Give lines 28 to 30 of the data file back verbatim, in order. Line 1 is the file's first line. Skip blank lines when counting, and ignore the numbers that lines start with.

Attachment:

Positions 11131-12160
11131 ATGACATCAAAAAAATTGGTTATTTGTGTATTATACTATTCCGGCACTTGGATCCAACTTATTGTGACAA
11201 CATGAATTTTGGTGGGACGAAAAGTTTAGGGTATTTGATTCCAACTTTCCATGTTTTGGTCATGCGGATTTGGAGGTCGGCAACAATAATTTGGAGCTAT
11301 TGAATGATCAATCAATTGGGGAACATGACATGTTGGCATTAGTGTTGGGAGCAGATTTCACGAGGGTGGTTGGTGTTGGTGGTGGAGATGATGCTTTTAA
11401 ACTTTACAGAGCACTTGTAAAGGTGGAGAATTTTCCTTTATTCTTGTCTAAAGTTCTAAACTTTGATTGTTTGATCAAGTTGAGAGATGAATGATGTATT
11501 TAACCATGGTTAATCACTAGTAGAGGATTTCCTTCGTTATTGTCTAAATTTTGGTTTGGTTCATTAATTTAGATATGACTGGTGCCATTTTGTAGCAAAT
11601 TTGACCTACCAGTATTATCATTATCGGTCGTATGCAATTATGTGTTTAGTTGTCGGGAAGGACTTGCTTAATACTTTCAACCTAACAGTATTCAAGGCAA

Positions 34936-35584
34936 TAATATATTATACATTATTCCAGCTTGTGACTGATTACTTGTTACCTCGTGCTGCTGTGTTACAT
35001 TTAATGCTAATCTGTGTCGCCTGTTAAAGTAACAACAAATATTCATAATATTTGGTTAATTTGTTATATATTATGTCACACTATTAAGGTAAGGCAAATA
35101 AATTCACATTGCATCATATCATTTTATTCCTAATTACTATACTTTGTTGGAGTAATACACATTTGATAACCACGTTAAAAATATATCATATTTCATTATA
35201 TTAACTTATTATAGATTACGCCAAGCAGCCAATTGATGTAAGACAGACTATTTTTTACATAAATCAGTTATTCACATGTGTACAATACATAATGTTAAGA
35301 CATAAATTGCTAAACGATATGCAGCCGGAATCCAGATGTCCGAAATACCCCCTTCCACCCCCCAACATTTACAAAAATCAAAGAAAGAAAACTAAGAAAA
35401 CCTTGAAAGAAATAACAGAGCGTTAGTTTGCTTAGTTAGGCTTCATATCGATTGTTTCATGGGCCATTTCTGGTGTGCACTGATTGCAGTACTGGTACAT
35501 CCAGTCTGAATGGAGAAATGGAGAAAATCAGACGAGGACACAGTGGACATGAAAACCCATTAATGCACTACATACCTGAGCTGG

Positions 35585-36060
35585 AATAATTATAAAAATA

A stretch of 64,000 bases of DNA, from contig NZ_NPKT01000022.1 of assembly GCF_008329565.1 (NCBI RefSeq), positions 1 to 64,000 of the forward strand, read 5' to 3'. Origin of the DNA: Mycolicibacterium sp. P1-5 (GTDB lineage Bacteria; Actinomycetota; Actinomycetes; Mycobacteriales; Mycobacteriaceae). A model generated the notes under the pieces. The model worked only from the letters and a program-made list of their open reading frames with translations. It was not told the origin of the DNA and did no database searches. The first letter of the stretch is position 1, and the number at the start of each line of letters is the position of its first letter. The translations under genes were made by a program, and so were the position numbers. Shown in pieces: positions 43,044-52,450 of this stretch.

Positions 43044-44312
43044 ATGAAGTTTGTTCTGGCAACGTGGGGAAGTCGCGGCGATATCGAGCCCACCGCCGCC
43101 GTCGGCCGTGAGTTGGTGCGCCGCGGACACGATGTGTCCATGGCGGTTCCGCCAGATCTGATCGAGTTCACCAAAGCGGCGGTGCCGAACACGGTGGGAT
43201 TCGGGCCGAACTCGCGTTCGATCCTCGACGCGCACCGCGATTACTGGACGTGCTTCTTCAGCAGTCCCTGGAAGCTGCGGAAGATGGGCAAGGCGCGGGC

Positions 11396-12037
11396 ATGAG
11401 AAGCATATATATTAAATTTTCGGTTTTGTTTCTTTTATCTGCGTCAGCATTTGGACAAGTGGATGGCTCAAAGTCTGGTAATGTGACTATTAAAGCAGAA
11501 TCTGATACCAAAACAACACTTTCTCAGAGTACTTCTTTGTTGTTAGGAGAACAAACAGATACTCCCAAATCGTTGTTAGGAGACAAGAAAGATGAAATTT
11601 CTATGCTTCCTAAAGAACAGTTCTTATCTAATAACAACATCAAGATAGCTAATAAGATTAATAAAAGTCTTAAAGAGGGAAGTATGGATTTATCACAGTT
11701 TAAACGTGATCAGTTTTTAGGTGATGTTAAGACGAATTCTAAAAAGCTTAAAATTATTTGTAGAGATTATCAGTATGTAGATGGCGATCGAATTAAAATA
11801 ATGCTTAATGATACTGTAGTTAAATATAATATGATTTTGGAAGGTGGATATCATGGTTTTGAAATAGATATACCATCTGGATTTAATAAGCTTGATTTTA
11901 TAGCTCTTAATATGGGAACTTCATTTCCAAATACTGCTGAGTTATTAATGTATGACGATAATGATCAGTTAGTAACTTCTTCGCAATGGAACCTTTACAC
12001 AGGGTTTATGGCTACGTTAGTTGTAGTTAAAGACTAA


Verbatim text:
11701 TAAACGTGATCAGTTTTTAGGTGATGTTAAGACGAATTCTAAAAAGCTTAAAATTATTTGTAGAGATTATCAGTATGTAGATGGCGATCGAATTAAAATA
11801 ATGCTTAATGATACTGTAGTTAAATATAATATGATTTTGGAAGGTGGATATCATGGTTTTGAAATAGATATACCATCTGGATTTAATAAGCTTGATTTTA
11901 TAGCTCTTAATATGGGAACTTCATTTCCAAATACTGCTGAGTTATTAATGTATGACGATAATGATCAGTTAGTAACTTCTTCGCAATGGAACCTTTACAC